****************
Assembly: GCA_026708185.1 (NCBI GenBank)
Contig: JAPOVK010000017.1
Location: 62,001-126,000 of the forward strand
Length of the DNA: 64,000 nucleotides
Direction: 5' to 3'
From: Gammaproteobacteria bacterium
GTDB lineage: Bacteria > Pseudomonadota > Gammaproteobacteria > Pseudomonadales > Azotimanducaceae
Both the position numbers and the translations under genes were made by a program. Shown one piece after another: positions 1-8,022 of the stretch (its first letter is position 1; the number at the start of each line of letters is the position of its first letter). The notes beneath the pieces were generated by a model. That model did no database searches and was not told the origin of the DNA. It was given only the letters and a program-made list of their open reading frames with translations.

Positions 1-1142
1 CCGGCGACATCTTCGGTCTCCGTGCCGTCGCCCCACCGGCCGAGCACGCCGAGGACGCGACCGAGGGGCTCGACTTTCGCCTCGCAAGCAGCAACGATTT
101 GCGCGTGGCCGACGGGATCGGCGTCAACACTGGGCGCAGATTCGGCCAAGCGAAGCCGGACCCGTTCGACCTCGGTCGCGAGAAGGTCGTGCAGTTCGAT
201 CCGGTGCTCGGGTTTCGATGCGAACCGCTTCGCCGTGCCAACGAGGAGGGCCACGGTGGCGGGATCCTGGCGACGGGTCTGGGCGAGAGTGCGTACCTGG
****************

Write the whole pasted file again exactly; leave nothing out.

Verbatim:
Assembly: GCA_026708185.1 (NCBI GenBank)
Contig: JAPOVK010000017.1
Location: 62,001-126,000 of the forward strand
Length of the DNA: 64,000 nucleotides
Direction: 5' to 3'
From: Gammaproteobacteria bacterium
GTDB lineage: Bacteria > Pseudomonadota > Gammaproteobacteria > Pseudomonadales > Azotimanducaceae
Both the position numbers and the translations under genes were made by a program. Shown one piece after another: positions 1-8,022 of the stretch (its first letter is position 1; the number at the start of each line of letters is the position of its first letter). The notes beneath the pieces were generated by a model. That model did no database searches and was not told the origin of the DNA. It was given only the letters and a program-made list of their open reading frames with translations.

Positions 1-1142
1 CCGGCGACATCTTCGGTCTCCGTGCCGTCGCCCCACCGGCCGAGCACGCCGAGGACGCGACCGAGGGGCTCGACTTTCGCCTCGCAAGCAGCAACGATTT
101 GCGCGTGGCCGACGGGATCGGCGTCAACACTGGGCGCAGATTCGGCCAAGCGAAGCCGGACCCGTTCGACCTCGGTCGCGAGAAGGTCGTGCAGTTCGAT
201 CCGGTGCTCGGGTTTCGATGCGAACCGCTTCGCCGTGCCAACGAGGAGGGCCACGGTGGCGGGATCCTGGCGACGGGTCTGGGCGAGAGTGCGTACCTGG